“They should never have come,” Ms McCain told Andy Cohen on Watch What Happens Live. “I remember seeing them and seeing her specifically. They had no God-d*** business being there and it’s something that still angers me, clearly.”
John McCain, the six-term Republican senator and two-time presidential candidate, had pointedly declined to invite then-president Donald Trump to his funeral in 2018. By that time, Mr McCain was deep into a feud with Mr Trump, who blamed the senator for sinking his attempt to repeal the Affordable Care Act.
But for some reason, Mr Trump’s daughter and son-in-law did attend, and Ms McCain is still not sure why.
“I’ve heard lots of different stories,” said Ms McCain, who has called the couple “funeral crashers” in her memoir. “One of my dad’s old advisers told me that it was just an event that they wanted to go to because his funeral at the National Cathedral ended up being this enormous moment. I was told Lindsey Graham invited him. I’ve been told many different things from many different people.”
Cohen’s eyes widened as Ms McCain told her side of the story, clearly still furious.
“So you were happy they came?” Cohen joked, drawing laughter from his guests.
Mr McCain’s funeral was held on 1 September, 2018, a week after the senator died of brain cancer. Former presidents Jimmy Carter, Bill Clinton, George W Bush, and Barack Obama were all invited, and two of them – presidents Obama and Bush – were invited to speak.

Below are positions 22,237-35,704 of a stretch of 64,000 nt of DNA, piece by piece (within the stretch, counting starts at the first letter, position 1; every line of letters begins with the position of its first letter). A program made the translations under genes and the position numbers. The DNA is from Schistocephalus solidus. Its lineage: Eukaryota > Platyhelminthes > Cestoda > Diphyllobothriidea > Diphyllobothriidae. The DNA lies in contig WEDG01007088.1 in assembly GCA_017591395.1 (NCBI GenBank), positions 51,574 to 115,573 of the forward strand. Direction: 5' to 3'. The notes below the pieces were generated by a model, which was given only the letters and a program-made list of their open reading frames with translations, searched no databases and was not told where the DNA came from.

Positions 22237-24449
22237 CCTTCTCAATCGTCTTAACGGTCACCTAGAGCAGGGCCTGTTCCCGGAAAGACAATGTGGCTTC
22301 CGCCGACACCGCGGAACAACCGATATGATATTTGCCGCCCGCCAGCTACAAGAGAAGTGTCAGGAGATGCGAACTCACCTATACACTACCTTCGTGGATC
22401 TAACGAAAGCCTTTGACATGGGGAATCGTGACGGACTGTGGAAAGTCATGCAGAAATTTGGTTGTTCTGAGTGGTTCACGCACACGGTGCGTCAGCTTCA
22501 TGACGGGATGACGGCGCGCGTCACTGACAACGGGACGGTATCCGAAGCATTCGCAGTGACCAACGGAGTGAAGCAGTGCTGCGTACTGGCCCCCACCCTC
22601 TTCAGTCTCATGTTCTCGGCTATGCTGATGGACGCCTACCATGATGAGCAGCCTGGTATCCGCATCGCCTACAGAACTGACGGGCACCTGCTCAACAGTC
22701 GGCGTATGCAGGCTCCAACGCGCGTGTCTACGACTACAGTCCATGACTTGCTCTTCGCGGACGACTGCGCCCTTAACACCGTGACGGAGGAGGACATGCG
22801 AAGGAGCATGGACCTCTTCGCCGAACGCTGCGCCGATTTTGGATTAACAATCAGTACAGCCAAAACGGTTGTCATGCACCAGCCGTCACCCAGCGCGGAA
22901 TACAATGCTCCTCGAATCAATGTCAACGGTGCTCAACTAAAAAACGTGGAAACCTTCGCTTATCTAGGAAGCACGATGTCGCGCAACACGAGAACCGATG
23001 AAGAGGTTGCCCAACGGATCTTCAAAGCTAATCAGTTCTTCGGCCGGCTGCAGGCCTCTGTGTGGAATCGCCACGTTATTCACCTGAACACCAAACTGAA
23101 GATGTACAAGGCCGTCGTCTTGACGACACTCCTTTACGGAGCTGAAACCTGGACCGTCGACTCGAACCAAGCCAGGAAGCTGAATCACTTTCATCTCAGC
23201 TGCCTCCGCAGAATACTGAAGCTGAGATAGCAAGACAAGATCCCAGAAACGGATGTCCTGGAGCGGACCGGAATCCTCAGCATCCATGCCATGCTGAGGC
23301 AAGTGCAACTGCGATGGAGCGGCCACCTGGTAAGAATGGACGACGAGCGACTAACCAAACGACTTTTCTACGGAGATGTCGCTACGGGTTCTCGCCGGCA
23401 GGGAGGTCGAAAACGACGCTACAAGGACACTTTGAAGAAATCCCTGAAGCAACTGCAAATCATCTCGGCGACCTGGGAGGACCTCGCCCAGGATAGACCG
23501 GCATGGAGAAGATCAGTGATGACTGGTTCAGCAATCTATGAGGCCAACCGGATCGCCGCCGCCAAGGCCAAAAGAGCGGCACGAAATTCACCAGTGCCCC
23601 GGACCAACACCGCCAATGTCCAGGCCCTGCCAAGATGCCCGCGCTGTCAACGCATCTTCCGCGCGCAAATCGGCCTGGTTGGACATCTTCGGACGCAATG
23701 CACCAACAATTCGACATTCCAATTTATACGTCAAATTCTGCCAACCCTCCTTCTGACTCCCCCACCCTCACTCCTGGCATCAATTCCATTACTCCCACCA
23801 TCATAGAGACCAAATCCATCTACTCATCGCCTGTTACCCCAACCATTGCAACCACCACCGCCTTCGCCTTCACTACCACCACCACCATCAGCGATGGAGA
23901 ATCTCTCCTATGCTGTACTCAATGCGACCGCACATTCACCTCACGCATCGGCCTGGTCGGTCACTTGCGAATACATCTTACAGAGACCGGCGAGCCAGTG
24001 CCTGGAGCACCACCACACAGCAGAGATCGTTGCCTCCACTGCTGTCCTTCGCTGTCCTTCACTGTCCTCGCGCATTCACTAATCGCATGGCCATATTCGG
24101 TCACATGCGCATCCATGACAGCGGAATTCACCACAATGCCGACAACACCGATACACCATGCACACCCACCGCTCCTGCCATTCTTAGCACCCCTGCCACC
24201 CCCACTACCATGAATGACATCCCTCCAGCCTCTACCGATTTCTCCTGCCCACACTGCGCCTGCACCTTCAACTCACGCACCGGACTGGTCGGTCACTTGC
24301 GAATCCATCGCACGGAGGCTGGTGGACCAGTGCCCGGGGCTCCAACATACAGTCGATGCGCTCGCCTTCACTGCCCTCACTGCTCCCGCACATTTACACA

With the incumbent president noticeably excluded, the event became a powerful moment of protest against Mr Trump and his scorched-earth brand of politics.
Ms McCain herself summed up the meaning of the moment in her eulogy for her father.
“We gather here to mourn the passing of American greatness,” Ms McCain said through tears. “The real thing. Not cheap rhetoric from men who will never come near the sacrifice he gave so willingly, nor the opportunistic appropriation of those who lived lives of comfort and privilege.”
As she spoke, news footage showed Ms Trump and Mr Kushner in the audience, listening sombrely. But with a rhetorical flourish, Ms McCain made it clear they were not welcome there.
“The America of John McCain has no need to be made great again, because America was always great,” she said.
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